By Charles S. Einsiedler, Jr.
In January, we told you about recent activity by the National Labor Relations Board that overturned or departed from settled precedent. As promised, in Part 2 of this Alert series we summarize recent decisions where the Board focused on the non-unionized employer.
Ironically, on the same day the D.C. Circuit found all actions of the Board to be void because of the recess appointments of three of its members, the Board issued its most far-ranging decision, striking down four mainstream policies issued by DirecTV. As a result of this decision, every employer needs to review carefully all of its policies that restrict dissemination of Company information or which in any way restrict employee communications.
Board Invalidates Work Rules on Non-Disclosure, Non-Disparagement, and Restrictions on Media Contact
As we have reported in several alerts over the past year (click here and here), the Board has made no secret about its view that employers may violate the National Labor Relations Act by disciplining employees for comments made on social media or by placing limits on what employees can say on social media. Social media policies are not the only work rules that the Board is scrutinizing.
In late January, the Board found that four of DirecTV’s employment policies violated the National Labor Relations Act. The policies were garden variety versions of what many employers have in the areas of confidentiality and communications. The Board did not find that the Company had enforced improperly any of the policies in question. Nevertheless, the Board ordered that the policies be immediately rescinded and that DirecTV post a notice that it has engaged in unfair labor practices at all of its facilities in which the policies were in place.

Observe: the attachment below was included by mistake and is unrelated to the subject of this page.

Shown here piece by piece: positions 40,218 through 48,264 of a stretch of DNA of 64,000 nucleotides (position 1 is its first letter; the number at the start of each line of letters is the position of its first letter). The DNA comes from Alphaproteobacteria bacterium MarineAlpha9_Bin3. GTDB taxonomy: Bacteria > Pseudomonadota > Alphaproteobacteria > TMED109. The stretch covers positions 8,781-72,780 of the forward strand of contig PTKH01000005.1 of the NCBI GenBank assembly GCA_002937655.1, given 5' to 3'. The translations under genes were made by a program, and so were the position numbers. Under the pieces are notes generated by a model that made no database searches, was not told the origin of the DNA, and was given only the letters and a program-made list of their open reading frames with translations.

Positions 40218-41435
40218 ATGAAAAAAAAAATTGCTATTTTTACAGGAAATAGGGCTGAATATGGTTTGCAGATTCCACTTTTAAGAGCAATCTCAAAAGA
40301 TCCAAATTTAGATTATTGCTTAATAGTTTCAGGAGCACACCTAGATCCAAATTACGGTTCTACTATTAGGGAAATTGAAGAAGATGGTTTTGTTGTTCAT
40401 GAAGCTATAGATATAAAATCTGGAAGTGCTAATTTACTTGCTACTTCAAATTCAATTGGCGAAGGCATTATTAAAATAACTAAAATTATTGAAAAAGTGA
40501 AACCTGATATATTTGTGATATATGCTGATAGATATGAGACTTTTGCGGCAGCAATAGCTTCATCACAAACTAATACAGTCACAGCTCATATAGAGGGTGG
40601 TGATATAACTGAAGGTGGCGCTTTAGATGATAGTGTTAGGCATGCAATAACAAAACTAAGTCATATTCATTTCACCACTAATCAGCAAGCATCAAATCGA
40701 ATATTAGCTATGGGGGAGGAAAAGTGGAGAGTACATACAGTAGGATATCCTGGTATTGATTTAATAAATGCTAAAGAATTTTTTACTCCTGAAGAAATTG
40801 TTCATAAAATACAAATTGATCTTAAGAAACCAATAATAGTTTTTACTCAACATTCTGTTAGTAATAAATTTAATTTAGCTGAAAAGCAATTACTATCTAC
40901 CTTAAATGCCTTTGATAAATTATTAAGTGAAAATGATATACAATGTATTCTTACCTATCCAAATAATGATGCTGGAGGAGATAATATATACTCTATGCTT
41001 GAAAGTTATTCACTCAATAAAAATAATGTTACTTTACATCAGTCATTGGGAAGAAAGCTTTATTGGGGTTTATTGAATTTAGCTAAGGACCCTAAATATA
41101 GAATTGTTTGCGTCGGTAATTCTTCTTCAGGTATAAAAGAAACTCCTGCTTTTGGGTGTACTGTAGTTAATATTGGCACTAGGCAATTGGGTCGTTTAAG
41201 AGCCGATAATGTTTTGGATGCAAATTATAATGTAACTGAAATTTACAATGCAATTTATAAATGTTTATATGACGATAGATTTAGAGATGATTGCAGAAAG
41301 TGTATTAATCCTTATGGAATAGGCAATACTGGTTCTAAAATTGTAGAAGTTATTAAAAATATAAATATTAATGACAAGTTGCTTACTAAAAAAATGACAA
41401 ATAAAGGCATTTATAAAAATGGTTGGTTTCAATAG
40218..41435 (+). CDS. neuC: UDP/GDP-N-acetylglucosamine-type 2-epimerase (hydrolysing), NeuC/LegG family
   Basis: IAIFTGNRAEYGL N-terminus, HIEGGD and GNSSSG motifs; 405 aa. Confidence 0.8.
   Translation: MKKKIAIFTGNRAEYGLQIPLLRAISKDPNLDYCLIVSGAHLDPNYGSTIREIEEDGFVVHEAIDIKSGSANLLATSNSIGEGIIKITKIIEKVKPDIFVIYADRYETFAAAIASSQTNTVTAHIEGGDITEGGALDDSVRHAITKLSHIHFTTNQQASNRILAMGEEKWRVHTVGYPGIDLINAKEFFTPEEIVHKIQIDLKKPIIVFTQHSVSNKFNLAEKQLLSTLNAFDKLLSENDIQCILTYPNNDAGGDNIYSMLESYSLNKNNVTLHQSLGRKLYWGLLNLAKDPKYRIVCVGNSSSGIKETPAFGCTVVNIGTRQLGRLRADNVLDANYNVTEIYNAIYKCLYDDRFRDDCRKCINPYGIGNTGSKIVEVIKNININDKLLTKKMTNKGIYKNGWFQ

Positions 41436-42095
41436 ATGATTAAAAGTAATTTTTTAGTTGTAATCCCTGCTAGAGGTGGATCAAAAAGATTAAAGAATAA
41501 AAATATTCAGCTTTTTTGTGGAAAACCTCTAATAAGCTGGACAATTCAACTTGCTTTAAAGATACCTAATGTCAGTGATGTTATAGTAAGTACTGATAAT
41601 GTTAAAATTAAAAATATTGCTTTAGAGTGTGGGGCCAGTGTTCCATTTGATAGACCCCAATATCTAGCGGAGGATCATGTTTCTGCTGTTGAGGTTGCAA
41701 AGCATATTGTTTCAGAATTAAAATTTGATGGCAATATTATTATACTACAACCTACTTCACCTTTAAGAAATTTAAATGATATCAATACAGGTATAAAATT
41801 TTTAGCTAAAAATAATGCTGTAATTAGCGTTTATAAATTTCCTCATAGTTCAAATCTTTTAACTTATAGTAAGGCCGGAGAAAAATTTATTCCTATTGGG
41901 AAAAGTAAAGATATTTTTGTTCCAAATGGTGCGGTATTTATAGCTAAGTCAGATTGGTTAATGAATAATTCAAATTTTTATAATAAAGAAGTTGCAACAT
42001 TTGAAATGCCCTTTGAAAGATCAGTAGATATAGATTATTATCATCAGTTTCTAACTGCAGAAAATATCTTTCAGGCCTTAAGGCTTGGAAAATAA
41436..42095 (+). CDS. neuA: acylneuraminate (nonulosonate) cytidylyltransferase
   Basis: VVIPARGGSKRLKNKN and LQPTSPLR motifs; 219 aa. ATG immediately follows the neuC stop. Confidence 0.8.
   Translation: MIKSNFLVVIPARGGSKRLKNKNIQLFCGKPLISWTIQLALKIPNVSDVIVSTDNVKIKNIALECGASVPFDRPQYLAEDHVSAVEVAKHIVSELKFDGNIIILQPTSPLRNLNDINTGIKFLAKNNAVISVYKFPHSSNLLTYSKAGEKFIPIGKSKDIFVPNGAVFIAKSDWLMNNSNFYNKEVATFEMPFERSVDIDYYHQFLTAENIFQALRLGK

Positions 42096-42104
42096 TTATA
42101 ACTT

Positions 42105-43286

One of those policies directed employees not to contact the media, to direct all media inquiries to the communications department, and not to comment to the media unless authorized. The Board found the rule unlawful because employees would reasonably interpret the “unequivocal” and “broad” language in this rule as prohibiting protected communication to the media about labor disputes, even though the policy said nothing about labor disputes.
The Board also found unlawful a work rule requiring employees to contact the security department if “law enforcement” wants to interview or obtain any information regarding an employee. The Board reasoned that the rule was ambiguous because employees would reasonably believe that Board investigators were “law enforcement” and would thus believe they were prevented from speaking to them, even though there was no evidence anything like this had actually happened.
DirecTV also had a “confidentiality rule” prohibiting employees from discussing “details about your job, company business or work projects” and directing that “company information” including “employee records” must be held confidential. The Board found that employees would understand this rule to restrict discussion of wages and working conditions and was, thus, unlawful. Finally, the Board found unlawful a policy restricting employees from posting online any “company information” that is not already a public record because “company information” was defined in the “confidentiality rule” to include employee records.
The DirecTV decision comes on the heels of a similar decision in early January by an administrative law judge (ALJ) involving Quicken Loans. The Quicken Loans case has broad ranging implications relating to enforcement of non-disparagement, confidentiality, and no-raiding clauses. In that case, Quicken Loans had all its mortgage bankers sign confidentiality agreements concerning disclosure of personnel information. The agreement also prohibited former employees from soliciting or contacting Quicken Loans employees and from competing with Quicken Loans. The charging party (Garza) left Quicken Loans and began to raid Quicken’s employees and compete, both in violation of her employment agreement. The ALJ ordered Quicken Loans to “cease and desist” from enforcing the policy and further ordered the Company to rescind its policy and agree not to enforce it. The ALJ reasoned that the policy was overly broad because it prohibited lawful discussions of wage and working conditions; further by limiting “solicitation” it prohibited lawful union organizing activities.